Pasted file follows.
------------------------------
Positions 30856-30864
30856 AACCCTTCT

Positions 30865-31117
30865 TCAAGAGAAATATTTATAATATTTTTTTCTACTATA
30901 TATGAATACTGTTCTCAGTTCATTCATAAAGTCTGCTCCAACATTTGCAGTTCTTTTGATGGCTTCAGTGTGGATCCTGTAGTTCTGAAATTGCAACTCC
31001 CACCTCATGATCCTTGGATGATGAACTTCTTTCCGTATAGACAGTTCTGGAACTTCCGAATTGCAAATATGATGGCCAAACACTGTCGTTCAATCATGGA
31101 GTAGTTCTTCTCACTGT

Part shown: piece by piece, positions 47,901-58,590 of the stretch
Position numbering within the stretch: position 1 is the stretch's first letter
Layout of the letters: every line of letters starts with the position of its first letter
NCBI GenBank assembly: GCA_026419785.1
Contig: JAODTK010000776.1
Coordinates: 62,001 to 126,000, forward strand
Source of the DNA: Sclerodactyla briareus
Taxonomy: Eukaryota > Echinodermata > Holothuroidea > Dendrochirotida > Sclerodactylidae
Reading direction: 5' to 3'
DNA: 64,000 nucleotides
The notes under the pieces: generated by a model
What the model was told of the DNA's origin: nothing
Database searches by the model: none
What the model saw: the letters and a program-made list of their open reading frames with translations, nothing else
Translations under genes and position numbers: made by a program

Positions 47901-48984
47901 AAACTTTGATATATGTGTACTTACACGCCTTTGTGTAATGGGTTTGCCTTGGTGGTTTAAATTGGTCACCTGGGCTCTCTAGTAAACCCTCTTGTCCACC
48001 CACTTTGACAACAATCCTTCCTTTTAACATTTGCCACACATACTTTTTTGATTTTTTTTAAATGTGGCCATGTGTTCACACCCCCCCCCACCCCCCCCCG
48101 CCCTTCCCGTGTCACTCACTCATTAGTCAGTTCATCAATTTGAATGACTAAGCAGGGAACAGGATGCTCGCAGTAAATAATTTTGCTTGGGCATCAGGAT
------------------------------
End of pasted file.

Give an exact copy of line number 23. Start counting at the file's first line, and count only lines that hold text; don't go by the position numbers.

Positions 47901-48984